# Hardware-protected keys

# About hardware-protected keys

In addition to dynamically generated software keys, you can use hardware-protected keys to strengthen proof-of-possession and maximise device security.

When using this feature, it is improbable that an attacker will be able to obtain the keys stored in the secure hardware on a device and then use them outside the device; without breaking the device on a hardware level.

# How do hardware-protected keys work?

Hardware-protected keys are stored in hardware, typically on a trusted execution environment (TEE) or trusted platform module (TPM), and will never leave the hardware. As a result, all operations that require the private key are performed in the secure hardware on the device.

Even rooted devices safeguard the hardware-protected keys from extraction, as keys can not be cloned on a rooted device. It is therefore unlikely that an attacker would be able to steal a key stored in the secure hardware and use it outside of the device.

# Activation

The usual flow for activation of a hardware-protected key is as follows:

  1. The Encap SDK generates a key pair in the secure hardware.
  2. The secure hardware returns the public hardware-protected key to the Encap SDK.
  3. The Encap SDK returns this key to the Encap server over the secure channel in the finish activation request.
  4. The Encap server stores the public hardware-protected key on the registration, and this key will be used to verify all future authentications.

# Authentication

Devices activated with hardware-protected keys conduct an additional security check for every authentication. The sequence is as follows:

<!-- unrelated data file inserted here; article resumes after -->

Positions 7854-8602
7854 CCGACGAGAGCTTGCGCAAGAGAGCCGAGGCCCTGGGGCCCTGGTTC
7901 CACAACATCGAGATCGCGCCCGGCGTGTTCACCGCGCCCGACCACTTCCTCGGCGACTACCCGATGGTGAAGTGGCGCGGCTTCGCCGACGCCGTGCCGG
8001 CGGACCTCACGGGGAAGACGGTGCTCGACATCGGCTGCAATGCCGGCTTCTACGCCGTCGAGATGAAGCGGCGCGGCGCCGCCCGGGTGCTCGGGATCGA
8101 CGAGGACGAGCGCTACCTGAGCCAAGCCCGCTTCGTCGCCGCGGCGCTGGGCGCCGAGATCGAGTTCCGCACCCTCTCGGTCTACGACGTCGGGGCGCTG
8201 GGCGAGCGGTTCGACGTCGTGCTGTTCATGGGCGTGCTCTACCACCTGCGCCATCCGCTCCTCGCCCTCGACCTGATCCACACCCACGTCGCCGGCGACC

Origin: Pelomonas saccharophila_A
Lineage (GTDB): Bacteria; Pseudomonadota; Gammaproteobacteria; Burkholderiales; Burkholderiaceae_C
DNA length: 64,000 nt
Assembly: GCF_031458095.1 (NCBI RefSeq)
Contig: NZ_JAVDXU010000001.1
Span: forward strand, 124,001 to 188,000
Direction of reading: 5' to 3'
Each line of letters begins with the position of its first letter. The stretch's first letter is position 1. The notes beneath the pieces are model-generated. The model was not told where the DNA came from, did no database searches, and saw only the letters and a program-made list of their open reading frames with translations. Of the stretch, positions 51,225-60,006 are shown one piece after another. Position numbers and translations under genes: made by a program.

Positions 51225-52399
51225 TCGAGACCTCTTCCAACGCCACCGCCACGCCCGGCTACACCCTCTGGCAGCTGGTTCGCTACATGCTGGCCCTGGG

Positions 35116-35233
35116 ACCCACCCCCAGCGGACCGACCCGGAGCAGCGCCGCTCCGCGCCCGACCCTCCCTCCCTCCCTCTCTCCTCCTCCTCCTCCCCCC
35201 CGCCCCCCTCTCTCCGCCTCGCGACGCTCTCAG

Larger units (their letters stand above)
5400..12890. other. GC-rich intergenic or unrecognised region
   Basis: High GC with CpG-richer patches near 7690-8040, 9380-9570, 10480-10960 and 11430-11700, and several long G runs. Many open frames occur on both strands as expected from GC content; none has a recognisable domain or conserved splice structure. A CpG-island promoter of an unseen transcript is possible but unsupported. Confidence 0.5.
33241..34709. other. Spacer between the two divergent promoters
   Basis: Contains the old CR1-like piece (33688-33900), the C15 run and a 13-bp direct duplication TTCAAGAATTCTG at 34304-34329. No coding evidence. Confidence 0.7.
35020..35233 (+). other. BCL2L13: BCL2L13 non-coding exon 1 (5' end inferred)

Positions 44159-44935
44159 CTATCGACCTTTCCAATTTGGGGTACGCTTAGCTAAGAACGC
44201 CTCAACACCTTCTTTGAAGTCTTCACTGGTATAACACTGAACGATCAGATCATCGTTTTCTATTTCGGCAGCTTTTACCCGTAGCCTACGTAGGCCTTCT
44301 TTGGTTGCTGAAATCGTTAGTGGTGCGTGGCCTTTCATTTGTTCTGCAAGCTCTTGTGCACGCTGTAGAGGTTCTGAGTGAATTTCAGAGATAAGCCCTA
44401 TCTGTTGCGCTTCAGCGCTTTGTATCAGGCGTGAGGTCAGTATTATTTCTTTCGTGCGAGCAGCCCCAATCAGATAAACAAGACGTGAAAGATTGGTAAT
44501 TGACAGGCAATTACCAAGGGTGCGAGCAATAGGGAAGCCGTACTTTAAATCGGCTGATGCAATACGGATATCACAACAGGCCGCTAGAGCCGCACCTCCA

1. The Encap SDK will sign the authentication challenge, received from the Encap server in the start authentication request, with the hardware-protected private key.
  2. The signed challenge is passed back to the Encap server in the finish authentication request over the secure channel.
  3. The signed challenge is verified server-side with the hardware-protected public key.

# Supported devices

Hardware-protected keys are supported on:


Devices that do not support hardware-protected keys will only use software keys.

# Configuration options

Support for hardware-protected keys is enabled by default.

We offer two different validation strategies. Both strategies use the Encap server to validate the hardware signature:

Validation strategy Description
SUPPORTED The operation will fail if the hardware signature is invalid.
SUPPORTED is the default value.
RISK_PARAMS The operation will not fail if the hardware signature is invalid. You must evaluate the result and determine what action to take.


The result of the hardware signature validation is always returned as a part of the following risk attributes:

# Make changes to your configuration

The validation strategy is determined by the hardware-protected key validation strategy parameter (hwKeyValidationStrategy) in your application configuration.

To make configuration changes in relation to hardware-protected keys, send your preferences to us at support@signicat.com. We will update your application configuration for you.

Last updated: 10/10/2023 10:56 UTC